Raising the Patient Voice in the Military

My name is Nick Steen, I’m a military veteran, an osteoarthritis patient, and a JA Dad. This Veteran’s Day – I’m representing my family’s arthritis experience at the American College of Rheumatology’s Annual Meeting. As an Arthritis Foundation Patient Partner at the meeting, I get to teach the participants about why it is so important to listen to patient experiences in health care delivery and design.

I joined the Army right out of high school in 1994. Four years later, I was honorably discharged. My time in the military gave me so much, I learned how to be a leader, how to save lives, and I learned that I had osteoarthritis.

My primary job in the Army was that of a heavy machine gunner, which meant I was either carrying a 30-pound gun or approximately 600 rounds of ammunition that often weighed over 50 pounds in addition to the normal load.

As you can imagine, jumping out of airplanes with this type of weight often made me turn into an anchor as I crashed to the ground. My training pushed my joints to their limit.

“I served my country proudly and I would do it again. But I am concerned that my choices to help keep this country safe have now caught up to me in the form of osteoarthritis.”

There were times that I considered my osteoarthritis as a sign of weakness, or something I deserved for not taking care of my body. For a while, I even refused to take the pills prescribed by the VA to treat my pain. In the end I probably did more damage than good by trying to ignore my OA.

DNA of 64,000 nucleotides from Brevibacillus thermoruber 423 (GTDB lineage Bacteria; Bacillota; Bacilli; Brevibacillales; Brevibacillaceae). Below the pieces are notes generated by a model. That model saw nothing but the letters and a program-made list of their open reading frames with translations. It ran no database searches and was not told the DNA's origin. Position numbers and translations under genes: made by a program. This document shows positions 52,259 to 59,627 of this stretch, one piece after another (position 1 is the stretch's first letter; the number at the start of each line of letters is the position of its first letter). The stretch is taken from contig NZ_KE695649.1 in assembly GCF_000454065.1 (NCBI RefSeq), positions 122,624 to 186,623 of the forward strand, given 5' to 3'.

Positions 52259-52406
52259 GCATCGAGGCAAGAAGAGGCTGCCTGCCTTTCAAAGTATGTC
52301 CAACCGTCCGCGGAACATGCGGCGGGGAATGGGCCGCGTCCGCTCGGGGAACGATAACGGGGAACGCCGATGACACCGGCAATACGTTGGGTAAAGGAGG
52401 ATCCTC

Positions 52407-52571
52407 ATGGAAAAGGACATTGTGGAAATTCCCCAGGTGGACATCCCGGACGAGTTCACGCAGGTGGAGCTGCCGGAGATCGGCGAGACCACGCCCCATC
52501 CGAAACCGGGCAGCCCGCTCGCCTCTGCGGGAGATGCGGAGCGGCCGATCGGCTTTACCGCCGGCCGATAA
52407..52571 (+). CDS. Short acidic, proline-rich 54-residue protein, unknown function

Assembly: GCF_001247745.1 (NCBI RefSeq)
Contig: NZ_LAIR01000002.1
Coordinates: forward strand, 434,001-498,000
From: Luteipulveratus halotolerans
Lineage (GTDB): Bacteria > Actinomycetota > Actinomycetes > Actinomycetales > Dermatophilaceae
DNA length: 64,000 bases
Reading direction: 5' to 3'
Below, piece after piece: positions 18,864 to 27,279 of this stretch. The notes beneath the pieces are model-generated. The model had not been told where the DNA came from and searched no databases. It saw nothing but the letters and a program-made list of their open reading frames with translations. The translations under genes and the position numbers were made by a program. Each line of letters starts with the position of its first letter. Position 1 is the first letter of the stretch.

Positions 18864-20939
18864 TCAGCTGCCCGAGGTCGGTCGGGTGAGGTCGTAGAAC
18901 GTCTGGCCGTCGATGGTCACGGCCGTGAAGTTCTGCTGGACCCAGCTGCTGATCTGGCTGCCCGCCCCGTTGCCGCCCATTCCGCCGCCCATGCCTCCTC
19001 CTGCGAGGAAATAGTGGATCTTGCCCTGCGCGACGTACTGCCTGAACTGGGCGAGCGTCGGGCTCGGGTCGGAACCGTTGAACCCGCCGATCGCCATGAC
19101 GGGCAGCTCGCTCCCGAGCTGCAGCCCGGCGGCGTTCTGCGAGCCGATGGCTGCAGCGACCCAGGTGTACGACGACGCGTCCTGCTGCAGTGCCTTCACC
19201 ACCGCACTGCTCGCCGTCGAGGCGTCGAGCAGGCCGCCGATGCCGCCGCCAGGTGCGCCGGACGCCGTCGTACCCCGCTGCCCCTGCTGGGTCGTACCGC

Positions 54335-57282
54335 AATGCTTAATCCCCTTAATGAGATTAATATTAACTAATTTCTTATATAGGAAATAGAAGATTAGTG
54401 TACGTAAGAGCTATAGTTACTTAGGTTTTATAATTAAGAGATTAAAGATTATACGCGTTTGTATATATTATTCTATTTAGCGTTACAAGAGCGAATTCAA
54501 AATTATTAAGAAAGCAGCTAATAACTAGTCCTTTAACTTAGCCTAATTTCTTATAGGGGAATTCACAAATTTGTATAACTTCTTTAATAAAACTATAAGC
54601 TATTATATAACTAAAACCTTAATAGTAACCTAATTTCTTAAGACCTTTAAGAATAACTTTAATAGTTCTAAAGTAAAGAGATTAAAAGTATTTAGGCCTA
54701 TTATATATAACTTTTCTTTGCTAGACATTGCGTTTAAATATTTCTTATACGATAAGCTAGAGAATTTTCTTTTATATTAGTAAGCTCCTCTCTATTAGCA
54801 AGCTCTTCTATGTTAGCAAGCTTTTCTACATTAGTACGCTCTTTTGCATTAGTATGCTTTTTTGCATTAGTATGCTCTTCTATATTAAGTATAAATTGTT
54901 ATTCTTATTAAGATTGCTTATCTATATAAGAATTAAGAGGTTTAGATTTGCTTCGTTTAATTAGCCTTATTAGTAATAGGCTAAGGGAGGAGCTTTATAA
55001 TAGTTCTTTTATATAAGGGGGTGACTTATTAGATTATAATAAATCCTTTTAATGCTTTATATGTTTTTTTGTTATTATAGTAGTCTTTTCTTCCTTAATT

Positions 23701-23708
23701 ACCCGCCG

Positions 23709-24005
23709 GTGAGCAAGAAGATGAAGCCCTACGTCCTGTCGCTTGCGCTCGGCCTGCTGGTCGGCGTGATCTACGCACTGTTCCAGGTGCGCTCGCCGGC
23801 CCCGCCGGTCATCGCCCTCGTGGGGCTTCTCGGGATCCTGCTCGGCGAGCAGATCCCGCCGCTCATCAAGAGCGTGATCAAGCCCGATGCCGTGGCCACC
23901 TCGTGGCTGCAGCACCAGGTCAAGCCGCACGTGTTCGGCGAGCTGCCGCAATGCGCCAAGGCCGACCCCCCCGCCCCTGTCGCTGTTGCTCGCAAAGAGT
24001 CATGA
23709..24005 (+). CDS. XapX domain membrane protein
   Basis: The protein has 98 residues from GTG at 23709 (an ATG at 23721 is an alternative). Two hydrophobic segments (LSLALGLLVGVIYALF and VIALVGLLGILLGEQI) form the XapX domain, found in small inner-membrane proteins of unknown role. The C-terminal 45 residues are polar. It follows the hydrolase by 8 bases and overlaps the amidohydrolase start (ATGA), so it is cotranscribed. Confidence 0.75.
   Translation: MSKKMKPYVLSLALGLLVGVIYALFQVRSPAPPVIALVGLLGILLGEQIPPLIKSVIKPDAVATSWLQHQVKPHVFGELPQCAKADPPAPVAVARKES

But that all changed for me when my daughter was just 18 months old and her doctor diagnosed her with juvenile idiopathic arthritis.  All the sudden, arthritis was a part of my family’s story in a brand new way.

My daughter and I share our arthritis journey together. She has essentially lived her entire life with this disease, and my adult life has been shaped the same way. We are partners that tackle arthritis together, encouraging each other when we flare and celebrating together when we overcome the challenges of our disease.

My daughter is a teenager now – and with the high school territory, our conversations can be few and far between. But there is one thing that we still have in common & will always feel open discussing: our arthritis.

 “In sharing my experience with my daughter, my partner in this journey, I have come to learn that this disease is not a sign of weakness. This disease does not care who you are or what you’ve done.  It attacks us all – and so we all must take a stand against it together. “

Sharing my story with my community has helped me tremendously. It took me close to ten years before I was ready, but when you are sharing, your experience can really help you along your way. My daughter and I discuss our experience with each other, with our community, with our country to help raise awareness and advocate for a cure.

We have worked hard to raise our voices and advocate to find new treatments and a cure for people with arthritis. And you can too. In just five minutes or less, you can send a letter to your members of Congress to encourage federal investments in research for a cure. Whether you’re a veteran, advocating for funding for a standalone arthritis research program at the Department of Defense – or a parent, hoping to increase the presence of the CDC arthritis program across our country, you can make a difference.

Stand with my family, and the many families like mine, to advocate for a cure. Take action today.



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